Historically black colleges and universities (HBCU) students from 16 schools throughout Coca-Cola Bottling Company UNITED’s six-state footprint submitted applications earlier this year.

Now in its fifth year, the program was promoted actively across participating HBCU campuses. Coca-Cola reviewed the applications for the program, selecting 25 students total based on their impressive applications. This included seven students from Alabama HBCUs:


Micah Hardge and Marion Brock IV, Alabama State University
Michael Howard, Miles College
Olivia Sarley, Stillman College
Jasimen Collins and Ayala Seaborn, Talladega College
Nia Reid, Tuskegee University

Normally, this program is a week-long, in-person experience; however, this year due to COVID 19, selected students participated virtually. These students engaged with Coca-Cola Company teams to learn more about the organization and how to conduct business most effectively during a two-day, informative development session held last week.

“Although we will not be able to meet these students in person this year, we are excited to get to know this remarkable group of ‘Pay It Forward’ interns,” stated John Sherman, president and CEO Coca-Cola Bottling Co. UNITED. “Our intent through the two-day program is to encourage these young adults and help enable them to further develop career goals as they plan for the next phase in life.”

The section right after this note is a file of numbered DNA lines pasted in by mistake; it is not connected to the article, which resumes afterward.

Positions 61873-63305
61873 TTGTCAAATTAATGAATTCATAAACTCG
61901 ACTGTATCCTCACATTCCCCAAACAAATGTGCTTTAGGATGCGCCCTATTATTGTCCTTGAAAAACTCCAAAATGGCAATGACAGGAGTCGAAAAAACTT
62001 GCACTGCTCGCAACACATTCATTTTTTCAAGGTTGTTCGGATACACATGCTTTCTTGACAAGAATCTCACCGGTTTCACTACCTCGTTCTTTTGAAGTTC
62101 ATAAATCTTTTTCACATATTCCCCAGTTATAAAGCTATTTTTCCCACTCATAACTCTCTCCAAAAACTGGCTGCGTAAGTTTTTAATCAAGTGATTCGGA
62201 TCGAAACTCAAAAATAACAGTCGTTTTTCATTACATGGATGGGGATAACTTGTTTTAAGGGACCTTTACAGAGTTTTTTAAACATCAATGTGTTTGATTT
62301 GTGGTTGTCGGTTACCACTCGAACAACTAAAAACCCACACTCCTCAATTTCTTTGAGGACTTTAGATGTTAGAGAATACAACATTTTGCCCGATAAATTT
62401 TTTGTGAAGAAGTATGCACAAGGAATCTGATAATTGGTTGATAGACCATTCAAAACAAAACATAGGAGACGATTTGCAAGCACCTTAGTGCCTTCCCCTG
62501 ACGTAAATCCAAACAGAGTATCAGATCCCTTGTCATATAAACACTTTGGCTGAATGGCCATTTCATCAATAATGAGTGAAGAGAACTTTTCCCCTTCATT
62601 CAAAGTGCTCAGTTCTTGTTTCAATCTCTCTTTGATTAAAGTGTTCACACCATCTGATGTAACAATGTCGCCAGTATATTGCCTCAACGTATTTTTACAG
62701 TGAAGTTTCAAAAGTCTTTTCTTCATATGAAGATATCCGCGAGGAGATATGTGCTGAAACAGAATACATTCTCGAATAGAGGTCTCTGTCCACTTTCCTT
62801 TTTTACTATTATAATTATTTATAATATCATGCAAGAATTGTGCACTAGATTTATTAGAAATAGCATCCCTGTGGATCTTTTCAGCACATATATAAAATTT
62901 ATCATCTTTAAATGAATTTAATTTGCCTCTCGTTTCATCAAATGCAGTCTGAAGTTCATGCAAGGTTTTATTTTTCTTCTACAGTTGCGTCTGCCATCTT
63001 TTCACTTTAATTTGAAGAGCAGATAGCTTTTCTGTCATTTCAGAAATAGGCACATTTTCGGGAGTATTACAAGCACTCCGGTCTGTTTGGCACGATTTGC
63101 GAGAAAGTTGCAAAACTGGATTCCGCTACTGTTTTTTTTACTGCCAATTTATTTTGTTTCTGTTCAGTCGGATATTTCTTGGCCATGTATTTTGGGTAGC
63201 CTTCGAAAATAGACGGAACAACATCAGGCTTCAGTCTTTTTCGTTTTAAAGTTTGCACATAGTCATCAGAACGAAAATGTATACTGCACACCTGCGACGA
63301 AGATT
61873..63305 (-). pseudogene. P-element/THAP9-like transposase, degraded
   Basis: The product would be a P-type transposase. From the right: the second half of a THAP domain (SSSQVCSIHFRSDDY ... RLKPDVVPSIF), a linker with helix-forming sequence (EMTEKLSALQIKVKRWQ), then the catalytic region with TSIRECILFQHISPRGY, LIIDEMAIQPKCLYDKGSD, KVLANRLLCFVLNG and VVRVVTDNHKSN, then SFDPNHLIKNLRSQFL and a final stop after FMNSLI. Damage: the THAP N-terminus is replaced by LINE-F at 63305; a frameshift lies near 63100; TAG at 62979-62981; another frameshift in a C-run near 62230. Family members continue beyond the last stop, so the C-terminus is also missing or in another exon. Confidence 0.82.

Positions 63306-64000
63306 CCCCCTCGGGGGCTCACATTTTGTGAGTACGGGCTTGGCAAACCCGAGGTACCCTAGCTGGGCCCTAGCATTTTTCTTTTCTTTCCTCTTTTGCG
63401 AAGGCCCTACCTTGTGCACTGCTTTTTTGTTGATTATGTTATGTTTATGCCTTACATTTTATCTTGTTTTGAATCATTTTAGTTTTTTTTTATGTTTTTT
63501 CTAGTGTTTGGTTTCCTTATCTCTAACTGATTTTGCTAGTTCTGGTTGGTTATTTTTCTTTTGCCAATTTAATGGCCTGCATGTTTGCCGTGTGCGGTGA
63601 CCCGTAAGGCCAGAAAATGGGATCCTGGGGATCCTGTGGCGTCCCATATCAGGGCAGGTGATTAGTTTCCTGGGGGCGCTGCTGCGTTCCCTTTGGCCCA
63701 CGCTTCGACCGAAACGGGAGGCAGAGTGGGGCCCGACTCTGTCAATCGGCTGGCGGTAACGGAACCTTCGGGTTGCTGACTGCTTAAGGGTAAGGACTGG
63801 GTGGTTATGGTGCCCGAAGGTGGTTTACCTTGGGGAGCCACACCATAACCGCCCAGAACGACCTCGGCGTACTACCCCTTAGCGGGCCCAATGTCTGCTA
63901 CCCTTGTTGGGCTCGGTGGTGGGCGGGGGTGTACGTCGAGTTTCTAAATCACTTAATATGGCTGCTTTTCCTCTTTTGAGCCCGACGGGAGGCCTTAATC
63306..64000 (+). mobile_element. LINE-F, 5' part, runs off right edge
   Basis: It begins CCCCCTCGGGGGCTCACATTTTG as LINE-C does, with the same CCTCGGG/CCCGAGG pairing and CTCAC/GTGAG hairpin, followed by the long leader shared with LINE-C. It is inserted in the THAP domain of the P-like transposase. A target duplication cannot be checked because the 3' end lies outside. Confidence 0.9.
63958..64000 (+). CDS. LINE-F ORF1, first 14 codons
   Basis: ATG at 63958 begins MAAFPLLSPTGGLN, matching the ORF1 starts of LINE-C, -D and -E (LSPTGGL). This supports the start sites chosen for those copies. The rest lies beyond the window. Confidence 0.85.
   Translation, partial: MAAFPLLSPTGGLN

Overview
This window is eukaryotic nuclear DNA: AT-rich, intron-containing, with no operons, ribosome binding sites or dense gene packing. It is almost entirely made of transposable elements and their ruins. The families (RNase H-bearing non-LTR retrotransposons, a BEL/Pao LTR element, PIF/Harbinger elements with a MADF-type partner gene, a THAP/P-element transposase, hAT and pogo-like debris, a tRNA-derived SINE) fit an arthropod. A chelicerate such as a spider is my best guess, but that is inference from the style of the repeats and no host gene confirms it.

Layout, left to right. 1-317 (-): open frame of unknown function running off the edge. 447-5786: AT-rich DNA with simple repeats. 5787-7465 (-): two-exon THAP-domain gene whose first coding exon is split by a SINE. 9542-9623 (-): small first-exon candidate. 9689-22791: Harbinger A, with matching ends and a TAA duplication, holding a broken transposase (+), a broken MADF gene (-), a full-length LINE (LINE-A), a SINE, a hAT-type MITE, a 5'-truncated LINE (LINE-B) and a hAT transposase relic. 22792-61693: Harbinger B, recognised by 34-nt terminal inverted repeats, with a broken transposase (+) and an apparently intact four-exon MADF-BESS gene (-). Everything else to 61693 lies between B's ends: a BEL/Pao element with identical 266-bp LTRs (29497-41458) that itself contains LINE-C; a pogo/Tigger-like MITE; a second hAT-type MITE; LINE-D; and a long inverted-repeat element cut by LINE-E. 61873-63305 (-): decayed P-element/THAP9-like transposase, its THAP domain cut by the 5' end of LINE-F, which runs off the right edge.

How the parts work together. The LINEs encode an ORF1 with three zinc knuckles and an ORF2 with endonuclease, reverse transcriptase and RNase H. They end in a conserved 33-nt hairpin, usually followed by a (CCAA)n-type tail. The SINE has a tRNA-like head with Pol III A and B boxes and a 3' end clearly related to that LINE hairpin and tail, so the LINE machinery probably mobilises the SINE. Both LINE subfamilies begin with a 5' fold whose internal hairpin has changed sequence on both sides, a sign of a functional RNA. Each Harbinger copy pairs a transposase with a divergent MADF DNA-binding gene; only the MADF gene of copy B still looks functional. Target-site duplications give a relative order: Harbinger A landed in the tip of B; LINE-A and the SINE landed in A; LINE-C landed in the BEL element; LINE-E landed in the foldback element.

During this internship, students reportedly gained experience in a wide range of roles at Coca-Cola, including sales, production, marketing, pricing, event planning, packaging, philanthropy and community relations. The program exposes participants to real-world work situations, including business practices and protocols, how to network and other important skills that will prepare them for the job market.

Over 100 students from Coca-Cola’s partner HBCUs have participated in the Pay it Forward internship to date.

Coca-Cola Bottling Company United, Inc., founded in 1902 and headquartered in the Magic City, is the second-largest privately held Coca-Cola bottler in North America and the third-largest bottler of Coca-Cola products in the United States. Now with its fifth generation of family working in the business, the Yellowhammer State company has approximately 10,000 associates located in more than 60 facilities across Alabama, Florida, Georgia, Louisiana, Mississippi and Tennessee.

Sean Ross is the editor of Yellowhammer News. You can follow him on Twitter @sean_yhn